Wednesday, 7 May 2014

Indelible Libertine Rose: Grandeur & Performance – ‘Rozy’(x2) by Vero.Profumo

Nobody knows this little Rose
by Emily Dickinson

Nobody knows this little Rose --
It might a pilgrim be
Did I not take it from the ways
And lift it up to thee.
Only a Bee will miss it --
Only a Butterfly,
Hastening from far journey --
On its breast to lie --
Only a Bird will wonder --
Only a Breeze will sigh --
Ah Little Rose -- how easy

For such as thee to die!

I don’t think I have waited for something with as much anticipation and imagining as I have for the latest chapters of Vero Kern’s lauded and perfumed life. I cannot perceive my life without her fragrances invading my senses, reminding me skin is for anointing and worship. My passions are Onda and Kiki with a steadily growing obsession for the Mito Extrait, a shockingly green carousel of champaca and magnolia lit from within by the most incredible sharp, oozing lemon note and mulchy, rutting galbanum, all crushed blooms and dank undergrowth. Quite an achievement and one that drips like ochre sap across the skin, exploding a thousand shimmering gardens in the brain.

Now we are spoiled like wayward, beautiful children. Vero has given us two fragrances; both Rozy but very different in tone. One is a lush, fruity eau de parfum, dramatic and sweetly animalic; the other is another of Vero’s Voile d’Extraits that sit somewhere between her eaux de parfums and her precious extraits. This voile version of Rozy is breath-taking, a mix of plasticised paint effects and heady medicinal roses and a vortex of fractured petals whirling in a compulsion of sexual promise.

I have been thinking about these two beautiful fragrances for days now, ever since they arrived from Bloom in London after Vero’s superstar visit to Oxana’s boutique on the 9th April. They were accompanied by the sweetest postcard from Vero herself, sending her kindest wishes to myself and my fellow Garçon Mr E. The reviews have been coming thick and fast from writers across the blogosphere; nearly all of them superlative in their praise for the skill and originality of Vero’s scented art.  

There is nothing quite like the provocative sensuality and bravura assemblage of Vero Kern’s work; wearing her perfumes is like slipping on the mantle of other worlds, other desires. Her work is alchemy pure and simple. Vero recently changed the rules of perfumery a little by releasing her fragrances in a new and unique strength she has called voile d’extrait (literally.. a veil of extract…).This is not Vero just creating a new concentration but also a new style and interpretation of her extraordinary fragrances.  The voiles offer a very stylised, almost abstracted view of both her concentrated eaux de parfums and her powerful pure extraits. Each voile reflects, compliments and contrasts its source material in subtle yet inventive ways. The Kiki Voile d’Extrait is gorgeous… now I adore the Kiki… best lavender EVER, all caramelised and sunny burn, but Vero has added oppoponax and cassis to the Voile which seems to just melt across the skin like a languid caress in a hot still field. And I think if I wore my Onda eau de parfum, Onda Extrait and my Onda Voile d’Extrait all together, the world might stop turning on its axis.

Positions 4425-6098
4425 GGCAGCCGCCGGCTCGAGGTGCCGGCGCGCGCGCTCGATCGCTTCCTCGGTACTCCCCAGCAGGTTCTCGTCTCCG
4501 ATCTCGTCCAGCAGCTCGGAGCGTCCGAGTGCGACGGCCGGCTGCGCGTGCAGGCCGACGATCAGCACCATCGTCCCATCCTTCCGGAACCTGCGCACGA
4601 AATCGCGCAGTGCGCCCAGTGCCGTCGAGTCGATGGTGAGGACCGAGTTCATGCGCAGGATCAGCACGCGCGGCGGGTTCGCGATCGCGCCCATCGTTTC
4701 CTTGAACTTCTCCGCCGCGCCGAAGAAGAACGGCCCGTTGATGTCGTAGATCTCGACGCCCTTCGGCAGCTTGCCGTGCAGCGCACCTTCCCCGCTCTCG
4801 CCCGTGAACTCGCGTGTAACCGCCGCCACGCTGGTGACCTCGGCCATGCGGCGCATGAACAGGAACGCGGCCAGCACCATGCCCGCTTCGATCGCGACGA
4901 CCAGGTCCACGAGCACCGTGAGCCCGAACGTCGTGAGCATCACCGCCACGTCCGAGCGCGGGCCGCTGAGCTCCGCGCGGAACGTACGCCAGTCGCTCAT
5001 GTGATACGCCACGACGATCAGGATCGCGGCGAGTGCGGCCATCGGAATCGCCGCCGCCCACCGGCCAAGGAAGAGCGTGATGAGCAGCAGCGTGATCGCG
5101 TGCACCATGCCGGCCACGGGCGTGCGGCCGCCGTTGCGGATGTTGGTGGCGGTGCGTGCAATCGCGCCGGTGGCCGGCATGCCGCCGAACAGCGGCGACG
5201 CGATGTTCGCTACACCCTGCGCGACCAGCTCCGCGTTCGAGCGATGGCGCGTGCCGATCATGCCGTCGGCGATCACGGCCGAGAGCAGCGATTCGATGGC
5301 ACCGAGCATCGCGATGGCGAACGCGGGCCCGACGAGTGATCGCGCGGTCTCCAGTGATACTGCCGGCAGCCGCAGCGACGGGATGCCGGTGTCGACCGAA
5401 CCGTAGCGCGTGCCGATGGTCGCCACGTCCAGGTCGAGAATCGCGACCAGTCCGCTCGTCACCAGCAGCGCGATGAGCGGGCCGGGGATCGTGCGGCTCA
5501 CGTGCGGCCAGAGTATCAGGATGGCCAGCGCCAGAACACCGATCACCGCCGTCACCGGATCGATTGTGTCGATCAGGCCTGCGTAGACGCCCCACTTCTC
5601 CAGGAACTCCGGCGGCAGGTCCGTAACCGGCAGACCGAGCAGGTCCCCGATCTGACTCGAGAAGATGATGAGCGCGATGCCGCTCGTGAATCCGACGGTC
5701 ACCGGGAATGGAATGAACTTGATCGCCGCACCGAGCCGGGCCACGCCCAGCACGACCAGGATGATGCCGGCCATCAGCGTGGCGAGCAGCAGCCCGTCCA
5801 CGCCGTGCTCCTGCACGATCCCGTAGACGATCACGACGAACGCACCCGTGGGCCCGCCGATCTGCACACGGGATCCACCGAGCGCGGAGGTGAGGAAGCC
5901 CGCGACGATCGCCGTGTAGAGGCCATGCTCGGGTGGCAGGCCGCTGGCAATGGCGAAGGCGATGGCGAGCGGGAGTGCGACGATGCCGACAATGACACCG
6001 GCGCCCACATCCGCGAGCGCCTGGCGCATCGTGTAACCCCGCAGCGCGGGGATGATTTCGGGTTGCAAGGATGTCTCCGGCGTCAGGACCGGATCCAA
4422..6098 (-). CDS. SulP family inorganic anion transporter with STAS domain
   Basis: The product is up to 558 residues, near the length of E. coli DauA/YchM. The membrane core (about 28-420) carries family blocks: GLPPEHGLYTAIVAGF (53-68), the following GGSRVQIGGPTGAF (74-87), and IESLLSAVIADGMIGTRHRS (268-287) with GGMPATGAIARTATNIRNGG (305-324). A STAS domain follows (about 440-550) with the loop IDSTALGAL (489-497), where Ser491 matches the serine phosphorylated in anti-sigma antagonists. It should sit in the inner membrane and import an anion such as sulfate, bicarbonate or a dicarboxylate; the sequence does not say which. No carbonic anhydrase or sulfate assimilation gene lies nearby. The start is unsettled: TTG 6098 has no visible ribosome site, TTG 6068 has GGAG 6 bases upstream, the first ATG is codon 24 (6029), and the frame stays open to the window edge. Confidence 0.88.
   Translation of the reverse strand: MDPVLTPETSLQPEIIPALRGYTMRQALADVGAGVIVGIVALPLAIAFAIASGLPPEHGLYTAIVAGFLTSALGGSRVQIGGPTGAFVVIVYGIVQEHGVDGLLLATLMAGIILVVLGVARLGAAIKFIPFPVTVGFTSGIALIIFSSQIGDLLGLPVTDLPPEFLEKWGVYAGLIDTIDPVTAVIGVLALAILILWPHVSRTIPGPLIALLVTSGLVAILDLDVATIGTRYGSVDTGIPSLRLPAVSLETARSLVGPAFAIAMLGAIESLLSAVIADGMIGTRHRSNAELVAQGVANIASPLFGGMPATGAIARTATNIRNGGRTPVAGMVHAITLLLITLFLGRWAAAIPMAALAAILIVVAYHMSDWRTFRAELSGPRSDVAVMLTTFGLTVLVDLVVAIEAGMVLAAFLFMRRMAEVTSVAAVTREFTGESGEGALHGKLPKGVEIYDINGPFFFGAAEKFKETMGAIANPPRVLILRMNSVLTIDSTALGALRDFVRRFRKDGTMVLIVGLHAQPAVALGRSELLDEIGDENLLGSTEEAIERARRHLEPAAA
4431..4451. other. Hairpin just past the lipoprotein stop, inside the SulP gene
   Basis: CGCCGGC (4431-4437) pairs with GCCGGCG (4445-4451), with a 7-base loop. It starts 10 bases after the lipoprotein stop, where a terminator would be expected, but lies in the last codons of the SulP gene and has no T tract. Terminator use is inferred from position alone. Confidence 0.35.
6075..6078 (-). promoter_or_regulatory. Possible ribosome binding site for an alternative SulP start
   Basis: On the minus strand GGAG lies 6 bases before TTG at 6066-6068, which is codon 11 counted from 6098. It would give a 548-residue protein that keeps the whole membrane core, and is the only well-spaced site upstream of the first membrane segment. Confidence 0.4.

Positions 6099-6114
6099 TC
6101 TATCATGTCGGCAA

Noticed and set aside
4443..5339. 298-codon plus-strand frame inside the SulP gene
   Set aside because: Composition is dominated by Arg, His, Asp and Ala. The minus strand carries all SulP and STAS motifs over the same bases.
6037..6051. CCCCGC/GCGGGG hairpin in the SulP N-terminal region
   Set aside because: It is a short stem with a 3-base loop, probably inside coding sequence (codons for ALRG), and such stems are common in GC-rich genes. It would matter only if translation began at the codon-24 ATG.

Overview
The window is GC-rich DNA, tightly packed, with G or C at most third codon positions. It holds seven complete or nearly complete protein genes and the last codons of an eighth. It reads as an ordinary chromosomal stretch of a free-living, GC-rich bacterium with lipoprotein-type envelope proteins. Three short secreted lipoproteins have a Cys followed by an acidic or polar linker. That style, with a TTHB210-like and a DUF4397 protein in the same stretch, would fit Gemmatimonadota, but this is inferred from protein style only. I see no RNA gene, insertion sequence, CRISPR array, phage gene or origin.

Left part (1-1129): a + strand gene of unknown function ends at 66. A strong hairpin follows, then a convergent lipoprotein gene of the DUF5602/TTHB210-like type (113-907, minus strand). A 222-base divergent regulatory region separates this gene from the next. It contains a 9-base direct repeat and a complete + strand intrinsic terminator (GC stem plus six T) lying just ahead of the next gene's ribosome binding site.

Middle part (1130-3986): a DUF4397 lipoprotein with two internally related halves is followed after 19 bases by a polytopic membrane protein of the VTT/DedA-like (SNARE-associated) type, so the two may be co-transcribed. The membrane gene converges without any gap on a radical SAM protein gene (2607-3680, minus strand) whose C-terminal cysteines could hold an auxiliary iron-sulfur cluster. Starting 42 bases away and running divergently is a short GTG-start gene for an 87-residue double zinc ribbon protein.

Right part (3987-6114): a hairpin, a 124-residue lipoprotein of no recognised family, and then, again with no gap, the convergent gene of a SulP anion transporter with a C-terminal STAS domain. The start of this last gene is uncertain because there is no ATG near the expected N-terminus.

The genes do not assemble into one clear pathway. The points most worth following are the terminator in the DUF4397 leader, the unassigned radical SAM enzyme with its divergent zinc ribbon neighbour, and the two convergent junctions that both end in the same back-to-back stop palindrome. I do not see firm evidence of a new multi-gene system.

Thursday, 1 May 2014

Facets of Flawless Love: ‘Rose Cut’ by Ann Gerard

Esxence 2014 took place in March and many of the world’s most revered niche houses and perfumers laid out their scented wares, showcasing their latest launches or teasing us with promises of things to come. New houses show exciting and dynamic new scents, friends meet and mingle, and distributors carefully decide whose glorious juice they wish to promote to the world.

Niche and artisanal perfumery is a relatively small incestuous mix of ideas and olfactory rivalries. But the artistic impact of what comes out of the scented cauldron should never be underestimated. Mainstream trends will follow in two, maybe three years. Smaller houses react more viscerally and pertinently to the zeitgeist, to the sexuality of the now. The reportage and coverage of these niche perfume gatherings can err a little on the fawning side from time to time, but this is due to the familiarity of the major players and the solidarity of the scented brethren. Woven into this is the very fluid and fruitful role of blogger and fragrance writer. Many of these women and men have built up tremendously close working relationships with brands, brand owners, perfumers and boutique owners, this works for everyone, providing of course there is full disclosure of source and intent etc. It is a close community where people are proud to have access to the things they love.

I am one of these people, a writer whose duel passion for words and fine fragrance has allowed me to build a strong singular network of extraordinarily gifted people whose multitudinous skills bring me immense joy and happiness. My respect for their commitment is reflected in the lack of negative reviews I post. I don’t believe in them. Writing negative prose makes me enormously sad and angry. It drains my spirit. I don’t wear fragrance I don’t like, so why should I bother writing about it. There are lots of other bloggers prepared to put the knife in and puncture launches. Each to their own, everyone is welcome to an opinion. I also buy the fragrance I blog on, it honours the perfumer and the work. Sampling may be a necessity sometimes, but when it comes to actually sitting down and writing a piece, a committed bottle is required.   

This is an expensive love affair, this lifelong passion for scent, but the anticipation of the spend, the allocation of funds towards something sensual, decadent, gourmand, indolic, leathered, smoky, abstract, porny or just so damn fucking beautiful your heart breaks as the scent floods your senses… memories rise and fall, lovers come and go. For a moment you are lost in yourself, frozen in a world of suspended associations, linked by a lick of golden amber, damp rolled tobacco or the resinous plume of cathedral smoke.